Not being in the music business (there is a fabulous scene about that toward the end), I don’t know how accurately the process is portrayed, but it seems reasonable. The interaction with Alex’s agent is always funny as is the relationship between Sophie and her sister. The subplot of an event in Sophie’s past that emotionally threw her out of balance is well-drawn to show how we can allow others’ opinions to affect us. It is a lovely little movie you’ll probably want to watch more than once.

Fun To Hear…..

with-dad-spet-2016Yes, I did promise not to do many “proud Grandma” posts. This is related to books, however. As a note, I do not and don’t ever foresee writing children’s or young adult books. My brain doesn’t work like that. Naturally, I am a big believer in starting children on books as early as possible. In fact, when the current “proud daddy” was an infant, my aunt, the librarian, sent Pat the Bunny and in the letter she said it didn’t matter that the baby couldn’t understand – that the act of reading to an infant was a great foundation. I took that to heart. Did that lead to a lifelong love of reading? I don’t know for sure since there were plenty of other influences in the house to encourage reading. I have no reason to think it wasn’t a factor though.

Anyway, last week when we were talking, my son wanted to let me know that even though Amelia’s vocabulary has not yet progressed to sentences, she does now go and get books and bring them to indicate she thinks it’s reading time. She apparently points to certain items and words in what may or may not be her version of reading. There is obviously a ways to go yet, but hey, it’s a start.

When It’s Heartbreakingly Difficult….

Emotionally intense content alert. This is not a new theme for this blog, but recent events of people around me caused me to want to say once again that as Baby Boomers, we face two different, yet related issues. First, if your parent/parents or other aged relatives are still living, the time may come when they are simply not the person you knew. Dementia has a heartbreakingly wide range, not all of which is easily categorized. In some cases, dementia can be combined with terrible pain due to an injury or an illness. In either situation, I would strongly urge you to consult with Hospice. If the individual has left a home setting and is in an appropriate care facility, the facility  is usually linked in with Hospice. As I explained in Your Room at the End: Thoughts About Aging We’d Rather Avoid, there may be multiple hospice organizations in your area. If so, you have a choice as to which one to use. When someone reaches the stage of severe dementia, they may well not be able to make personal choices and the chance of improvement is highly unlikely. Although every individual situation has to be properly diagnosed, everyone over the age of about 60 can be defined as being in a terminal state. Severe dementia is not life-threatening, but most of us have become so accustomed to taking routine medications for conditions such as high blood pressure we don’t even think of that as “artificial means”. (We tend to view “artificial means” as only being hooked to a machine.) Making the decision to cease all medications except for sleep and pain can be heartbreaking and create questions and self-doubt.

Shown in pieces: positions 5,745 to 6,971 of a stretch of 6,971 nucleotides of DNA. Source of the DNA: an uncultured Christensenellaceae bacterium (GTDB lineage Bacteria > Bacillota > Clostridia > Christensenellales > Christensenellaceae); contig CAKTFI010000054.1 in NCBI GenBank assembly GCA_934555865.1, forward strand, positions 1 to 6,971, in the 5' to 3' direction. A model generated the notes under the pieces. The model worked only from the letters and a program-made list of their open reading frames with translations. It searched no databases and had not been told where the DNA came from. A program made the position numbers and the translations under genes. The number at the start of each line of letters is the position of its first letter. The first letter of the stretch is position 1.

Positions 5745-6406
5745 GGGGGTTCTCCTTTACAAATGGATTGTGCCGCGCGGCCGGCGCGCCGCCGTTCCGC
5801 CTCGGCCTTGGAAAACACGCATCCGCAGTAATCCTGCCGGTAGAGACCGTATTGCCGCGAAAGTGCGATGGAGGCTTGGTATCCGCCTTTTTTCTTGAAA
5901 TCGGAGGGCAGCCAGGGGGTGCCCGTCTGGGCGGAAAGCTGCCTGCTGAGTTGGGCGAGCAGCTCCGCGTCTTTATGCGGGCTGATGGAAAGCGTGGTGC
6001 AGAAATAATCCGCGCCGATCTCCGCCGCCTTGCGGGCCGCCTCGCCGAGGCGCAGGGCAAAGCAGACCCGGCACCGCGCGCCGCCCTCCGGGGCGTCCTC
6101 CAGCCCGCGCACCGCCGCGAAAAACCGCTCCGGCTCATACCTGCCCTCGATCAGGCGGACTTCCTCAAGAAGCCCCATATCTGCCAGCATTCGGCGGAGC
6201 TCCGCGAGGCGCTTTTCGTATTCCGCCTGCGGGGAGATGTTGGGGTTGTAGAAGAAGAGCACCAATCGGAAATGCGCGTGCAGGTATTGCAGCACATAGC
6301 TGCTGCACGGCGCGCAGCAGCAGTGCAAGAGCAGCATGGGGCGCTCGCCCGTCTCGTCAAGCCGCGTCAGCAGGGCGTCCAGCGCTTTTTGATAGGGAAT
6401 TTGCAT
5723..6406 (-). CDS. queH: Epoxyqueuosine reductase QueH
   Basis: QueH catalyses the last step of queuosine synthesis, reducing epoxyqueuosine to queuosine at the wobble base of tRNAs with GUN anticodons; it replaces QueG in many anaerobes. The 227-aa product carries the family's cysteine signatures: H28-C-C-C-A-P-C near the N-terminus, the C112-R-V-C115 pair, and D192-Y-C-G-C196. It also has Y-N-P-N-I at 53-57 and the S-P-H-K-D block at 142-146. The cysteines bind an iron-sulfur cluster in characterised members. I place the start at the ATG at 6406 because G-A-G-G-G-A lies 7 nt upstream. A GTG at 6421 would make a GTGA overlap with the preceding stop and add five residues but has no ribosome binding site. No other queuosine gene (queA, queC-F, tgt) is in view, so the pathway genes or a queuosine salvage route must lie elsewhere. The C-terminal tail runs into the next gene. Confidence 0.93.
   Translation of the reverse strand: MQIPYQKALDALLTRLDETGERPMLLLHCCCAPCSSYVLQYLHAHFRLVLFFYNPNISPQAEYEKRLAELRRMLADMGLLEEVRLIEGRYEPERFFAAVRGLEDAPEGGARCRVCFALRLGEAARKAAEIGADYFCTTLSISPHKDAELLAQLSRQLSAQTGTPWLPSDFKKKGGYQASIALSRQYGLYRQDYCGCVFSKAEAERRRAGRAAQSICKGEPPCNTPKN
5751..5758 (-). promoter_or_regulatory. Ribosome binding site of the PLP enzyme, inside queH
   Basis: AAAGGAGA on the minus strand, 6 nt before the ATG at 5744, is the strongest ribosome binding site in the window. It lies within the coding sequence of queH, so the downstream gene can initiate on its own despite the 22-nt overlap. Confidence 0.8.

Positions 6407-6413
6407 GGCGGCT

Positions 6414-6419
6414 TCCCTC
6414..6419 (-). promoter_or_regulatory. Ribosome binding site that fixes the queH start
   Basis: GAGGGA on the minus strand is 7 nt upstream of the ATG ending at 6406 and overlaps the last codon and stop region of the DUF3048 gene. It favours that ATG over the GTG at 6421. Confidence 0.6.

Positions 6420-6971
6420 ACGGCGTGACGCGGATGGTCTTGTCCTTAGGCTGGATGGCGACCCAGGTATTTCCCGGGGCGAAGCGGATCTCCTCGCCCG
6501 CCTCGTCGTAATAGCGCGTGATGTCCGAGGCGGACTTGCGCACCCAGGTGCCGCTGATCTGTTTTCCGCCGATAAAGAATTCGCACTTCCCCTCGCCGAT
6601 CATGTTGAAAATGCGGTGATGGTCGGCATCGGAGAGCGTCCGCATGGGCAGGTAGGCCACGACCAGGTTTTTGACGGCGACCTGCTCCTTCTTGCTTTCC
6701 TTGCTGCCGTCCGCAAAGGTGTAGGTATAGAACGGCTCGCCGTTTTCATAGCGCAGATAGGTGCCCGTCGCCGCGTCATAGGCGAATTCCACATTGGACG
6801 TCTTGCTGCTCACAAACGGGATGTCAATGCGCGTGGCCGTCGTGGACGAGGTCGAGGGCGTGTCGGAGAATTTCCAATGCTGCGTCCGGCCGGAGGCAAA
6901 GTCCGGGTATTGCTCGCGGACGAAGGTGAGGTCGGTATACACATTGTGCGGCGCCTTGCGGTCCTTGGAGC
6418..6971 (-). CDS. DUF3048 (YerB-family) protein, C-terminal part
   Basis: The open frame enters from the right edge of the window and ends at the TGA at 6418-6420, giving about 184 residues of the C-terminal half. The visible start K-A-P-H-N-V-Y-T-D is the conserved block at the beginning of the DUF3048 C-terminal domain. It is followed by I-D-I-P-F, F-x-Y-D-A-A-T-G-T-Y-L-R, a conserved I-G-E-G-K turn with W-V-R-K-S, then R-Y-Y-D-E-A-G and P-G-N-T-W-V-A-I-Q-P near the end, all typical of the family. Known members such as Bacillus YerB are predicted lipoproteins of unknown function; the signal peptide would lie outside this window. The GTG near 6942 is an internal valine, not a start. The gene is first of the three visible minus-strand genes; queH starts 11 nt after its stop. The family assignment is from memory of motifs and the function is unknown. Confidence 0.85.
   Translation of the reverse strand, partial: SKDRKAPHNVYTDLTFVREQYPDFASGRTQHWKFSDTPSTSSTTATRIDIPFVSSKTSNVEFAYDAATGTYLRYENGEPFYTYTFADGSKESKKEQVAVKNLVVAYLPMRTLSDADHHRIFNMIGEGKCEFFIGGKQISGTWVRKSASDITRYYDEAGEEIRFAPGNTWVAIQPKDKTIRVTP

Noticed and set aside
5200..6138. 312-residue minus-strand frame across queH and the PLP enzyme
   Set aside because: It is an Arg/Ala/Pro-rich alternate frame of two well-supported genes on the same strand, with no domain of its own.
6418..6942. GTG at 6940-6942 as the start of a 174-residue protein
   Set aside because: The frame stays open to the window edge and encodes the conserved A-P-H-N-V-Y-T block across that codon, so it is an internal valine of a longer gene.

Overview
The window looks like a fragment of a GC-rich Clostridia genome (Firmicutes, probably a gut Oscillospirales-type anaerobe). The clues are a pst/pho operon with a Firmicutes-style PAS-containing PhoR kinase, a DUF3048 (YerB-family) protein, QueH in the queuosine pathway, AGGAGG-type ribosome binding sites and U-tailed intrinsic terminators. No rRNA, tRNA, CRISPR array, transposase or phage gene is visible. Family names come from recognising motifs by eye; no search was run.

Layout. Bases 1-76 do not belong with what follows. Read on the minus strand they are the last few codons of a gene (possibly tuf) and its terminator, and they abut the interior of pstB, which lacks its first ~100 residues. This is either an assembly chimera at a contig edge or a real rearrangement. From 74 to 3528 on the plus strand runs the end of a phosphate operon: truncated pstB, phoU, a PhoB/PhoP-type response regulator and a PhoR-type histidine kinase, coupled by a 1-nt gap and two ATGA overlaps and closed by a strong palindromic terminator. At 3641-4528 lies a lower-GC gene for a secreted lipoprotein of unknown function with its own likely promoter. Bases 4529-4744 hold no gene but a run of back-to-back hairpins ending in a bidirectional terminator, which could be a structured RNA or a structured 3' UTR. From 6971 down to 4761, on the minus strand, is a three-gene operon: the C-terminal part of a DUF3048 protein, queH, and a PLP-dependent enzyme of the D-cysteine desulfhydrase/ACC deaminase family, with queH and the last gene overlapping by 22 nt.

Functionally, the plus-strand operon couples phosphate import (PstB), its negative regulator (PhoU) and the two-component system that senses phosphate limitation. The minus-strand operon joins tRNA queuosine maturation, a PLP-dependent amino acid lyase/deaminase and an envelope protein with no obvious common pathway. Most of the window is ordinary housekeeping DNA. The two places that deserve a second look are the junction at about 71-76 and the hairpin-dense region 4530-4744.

This leads me to the second issue which is none of us want to believe this will happen to us. It seems too unfair, too unkind, and surely there will be a treatment/cure before then. There is nothing wrong with hoping for that. It is incredibly important, however, to make your wishes known in the event you do suffer severe dementia. The sentiment of, “I won’t care because I won’t know what’s going on”, can be said cavalierly if you’ve never heard the panicked voice or sobs of a parent/elderly relative who suddenly can’t comprehend where they are or why, “they can’t come home.” It is true that in some cases, severe dementia does not cause distress and an individual can comfortably live in a “time or place” they have mentally created, knowing you less as the person you are and more as someone from their past or simply, “a nice young man/woman”. I urge you to have the courage to address this possibility as clearly as you do the eventuality of an illness or injury that leaves you in a coma. If you can no longer make choices for yourself, be certain whoever is in charge (and legally designate someone) knows what you want done.